By Ryan Shen
Dear Asian American parents,
It’s no secret that Asian American immigrants are stereotyped as “tiger parents.” As a son of two Chinese immigrants and a junior at Mission San Jose High School, which has a nearly 90% Asian student base, I know that this reputation can be quite fitting—and I’m urging a change from it.
Asian immigrants like you moved overseas during the late 1900s as the world globalized, and many of you now have successful careers and are parents to children born or raised for most of their life in America. Most of you place an enormous emphasis on education, with over six in 10 of you arriving in the United States with a bachelor’s degree. Whether it was the Chinese Gaokao, the Japanese EJU, the Indian JEE, or the Korean Suneung, you very likely went through some form of rigorous final exam requiring total dedication to academia. The exam determines your position on the social ladder, and your result in it likely helped play a large role in why you chose to immigrate here.
And here in the United States, that test-centric line of thinking lines up perfectly with the promise of the American Dream—the promise of equality of opportunity, where hard work makes all the difference. From here, a story I’ve seen countless times among my peers plays out. The second-generation immigrant child is born and receives an iron commitment to academia from birth, signs up for every advanced test or competition possible, and studies religiously for standardized exams in middle and high school so they can enter a strong college, so your child would follow your footpaths towards a high-paying, professional career.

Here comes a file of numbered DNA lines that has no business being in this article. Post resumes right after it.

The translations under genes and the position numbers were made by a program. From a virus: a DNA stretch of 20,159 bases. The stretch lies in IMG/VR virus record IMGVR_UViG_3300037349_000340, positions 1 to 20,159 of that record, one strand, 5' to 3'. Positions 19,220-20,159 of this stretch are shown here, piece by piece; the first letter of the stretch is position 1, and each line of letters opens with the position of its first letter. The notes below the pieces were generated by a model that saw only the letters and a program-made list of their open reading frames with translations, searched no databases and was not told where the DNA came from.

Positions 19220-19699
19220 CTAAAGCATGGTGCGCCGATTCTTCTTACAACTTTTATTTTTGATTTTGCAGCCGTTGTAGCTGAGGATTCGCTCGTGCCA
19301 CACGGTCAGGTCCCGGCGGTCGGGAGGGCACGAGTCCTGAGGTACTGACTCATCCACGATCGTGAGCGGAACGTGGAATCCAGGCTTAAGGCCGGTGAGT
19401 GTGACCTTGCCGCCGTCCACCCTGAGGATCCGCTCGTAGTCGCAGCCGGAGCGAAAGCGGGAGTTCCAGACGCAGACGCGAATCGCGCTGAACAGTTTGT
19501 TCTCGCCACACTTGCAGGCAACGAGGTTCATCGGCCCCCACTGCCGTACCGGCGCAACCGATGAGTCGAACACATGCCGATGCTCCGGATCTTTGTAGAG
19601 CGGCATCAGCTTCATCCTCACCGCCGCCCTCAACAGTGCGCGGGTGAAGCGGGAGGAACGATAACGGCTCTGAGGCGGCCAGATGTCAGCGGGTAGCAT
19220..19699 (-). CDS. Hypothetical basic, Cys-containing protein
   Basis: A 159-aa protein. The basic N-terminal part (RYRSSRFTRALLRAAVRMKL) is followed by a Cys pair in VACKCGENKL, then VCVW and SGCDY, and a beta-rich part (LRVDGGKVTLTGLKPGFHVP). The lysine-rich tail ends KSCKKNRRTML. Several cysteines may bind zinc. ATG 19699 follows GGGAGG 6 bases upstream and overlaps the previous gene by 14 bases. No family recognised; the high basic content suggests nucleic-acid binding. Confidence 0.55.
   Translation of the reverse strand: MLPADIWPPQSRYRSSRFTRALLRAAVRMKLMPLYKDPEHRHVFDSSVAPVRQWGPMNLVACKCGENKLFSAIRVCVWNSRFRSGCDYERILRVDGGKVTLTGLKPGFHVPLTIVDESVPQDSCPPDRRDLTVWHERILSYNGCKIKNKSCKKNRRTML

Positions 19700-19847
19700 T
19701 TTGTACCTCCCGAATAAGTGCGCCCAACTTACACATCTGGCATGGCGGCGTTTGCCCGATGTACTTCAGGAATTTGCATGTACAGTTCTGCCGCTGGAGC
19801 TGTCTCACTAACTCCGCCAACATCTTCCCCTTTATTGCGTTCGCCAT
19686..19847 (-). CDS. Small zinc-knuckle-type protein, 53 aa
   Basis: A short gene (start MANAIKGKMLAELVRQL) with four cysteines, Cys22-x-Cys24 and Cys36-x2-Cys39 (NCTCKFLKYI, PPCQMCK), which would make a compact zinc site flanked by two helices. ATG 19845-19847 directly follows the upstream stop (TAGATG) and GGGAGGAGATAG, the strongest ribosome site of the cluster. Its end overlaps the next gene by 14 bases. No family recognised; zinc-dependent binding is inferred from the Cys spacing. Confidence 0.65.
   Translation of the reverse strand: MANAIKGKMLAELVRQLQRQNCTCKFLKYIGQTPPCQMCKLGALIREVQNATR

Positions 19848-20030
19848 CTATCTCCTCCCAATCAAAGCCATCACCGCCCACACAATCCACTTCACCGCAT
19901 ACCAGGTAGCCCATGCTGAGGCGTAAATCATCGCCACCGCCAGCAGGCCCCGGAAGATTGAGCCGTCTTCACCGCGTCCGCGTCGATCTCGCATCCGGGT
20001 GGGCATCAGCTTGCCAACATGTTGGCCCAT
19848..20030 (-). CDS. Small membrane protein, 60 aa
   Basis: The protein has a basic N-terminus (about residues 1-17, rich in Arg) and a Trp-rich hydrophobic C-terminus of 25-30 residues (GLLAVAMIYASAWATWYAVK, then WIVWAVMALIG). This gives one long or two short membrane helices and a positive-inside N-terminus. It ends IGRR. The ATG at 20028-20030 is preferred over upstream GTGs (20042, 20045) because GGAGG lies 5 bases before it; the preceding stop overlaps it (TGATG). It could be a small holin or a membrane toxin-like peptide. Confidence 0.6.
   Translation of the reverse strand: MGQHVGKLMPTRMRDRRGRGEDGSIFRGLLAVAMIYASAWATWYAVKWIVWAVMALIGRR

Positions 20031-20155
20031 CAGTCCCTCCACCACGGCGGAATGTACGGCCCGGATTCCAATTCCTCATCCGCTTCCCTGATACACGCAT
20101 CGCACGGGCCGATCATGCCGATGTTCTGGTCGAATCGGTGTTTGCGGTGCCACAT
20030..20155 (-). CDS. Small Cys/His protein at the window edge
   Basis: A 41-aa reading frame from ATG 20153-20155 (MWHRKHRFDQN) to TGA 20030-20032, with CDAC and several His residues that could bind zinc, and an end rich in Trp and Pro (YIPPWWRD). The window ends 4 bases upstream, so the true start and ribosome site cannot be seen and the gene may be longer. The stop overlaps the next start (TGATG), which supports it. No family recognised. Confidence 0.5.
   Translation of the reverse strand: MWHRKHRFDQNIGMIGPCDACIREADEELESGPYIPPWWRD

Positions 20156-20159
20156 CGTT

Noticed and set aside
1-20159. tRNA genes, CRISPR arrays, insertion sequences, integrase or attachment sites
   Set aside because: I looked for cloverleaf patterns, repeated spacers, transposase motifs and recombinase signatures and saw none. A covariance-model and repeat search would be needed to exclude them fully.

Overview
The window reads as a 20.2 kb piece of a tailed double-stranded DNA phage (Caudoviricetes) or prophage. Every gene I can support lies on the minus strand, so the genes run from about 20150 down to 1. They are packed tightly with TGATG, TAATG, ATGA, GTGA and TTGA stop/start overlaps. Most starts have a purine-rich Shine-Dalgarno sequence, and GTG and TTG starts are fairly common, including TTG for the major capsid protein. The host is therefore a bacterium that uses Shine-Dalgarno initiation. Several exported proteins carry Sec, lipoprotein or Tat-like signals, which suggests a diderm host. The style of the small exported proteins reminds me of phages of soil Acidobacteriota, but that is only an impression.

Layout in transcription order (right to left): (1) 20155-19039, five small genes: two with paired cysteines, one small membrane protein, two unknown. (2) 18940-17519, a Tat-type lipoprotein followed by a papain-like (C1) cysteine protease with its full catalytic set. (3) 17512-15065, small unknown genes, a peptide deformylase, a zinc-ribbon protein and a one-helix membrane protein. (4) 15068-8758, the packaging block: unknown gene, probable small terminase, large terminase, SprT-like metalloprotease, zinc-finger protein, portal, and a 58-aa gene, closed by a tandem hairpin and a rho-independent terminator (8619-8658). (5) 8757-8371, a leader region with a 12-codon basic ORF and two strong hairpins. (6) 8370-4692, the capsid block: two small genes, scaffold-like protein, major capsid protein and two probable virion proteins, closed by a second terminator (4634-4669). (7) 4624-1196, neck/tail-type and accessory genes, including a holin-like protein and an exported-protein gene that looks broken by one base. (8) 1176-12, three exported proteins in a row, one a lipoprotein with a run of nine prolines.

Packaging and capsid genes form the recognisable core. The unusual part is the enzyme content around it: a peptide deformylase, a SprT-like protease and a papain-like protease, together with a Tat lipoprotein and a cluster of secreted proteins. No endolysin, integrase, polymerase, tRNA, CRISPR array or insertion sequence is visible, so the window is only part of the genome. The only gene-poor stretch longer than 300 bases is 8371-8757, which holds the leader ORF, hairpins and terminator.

The problem with this line of thinking is that it stems from your youth in the 20th century and your education in Asia, and 2023 America isn’t late 1900s Asia. And while you espouse the importance of education, we Asian American high schoolers often take a somewhat different attitude towards our schooling, even if we respect how you got to where you are now.
A study by Vanderbilt found that just one week after a test, students remembered only up to 60% of what they had studied. In many of the AP classes I take at my academically competitive high school, I find it exceptionally rare that we remember more than 30 percent of any content a week after the test. The rapid pace of curriculum encourages students to forget what they’ve just learned for the next unit, but another part is because the students quite frankly don’t care about what they’re learning, and only see the test as some annoying obstacle to achieve an A on their transcript.
I’ve seen innumerable amounts of study guides printed and flashcards organized the night before a test be tossed in the trash the afternoon following it; or for the more far-sighted students, tossed in the corner of the house to be dug up the week before finals. I’ve seen how the internet, and its exceedingly accessible trove of information, has made academia in the United States a series of short-term hurdles, prompting the average Asian student to adopt even shorter-term measures to overcome them.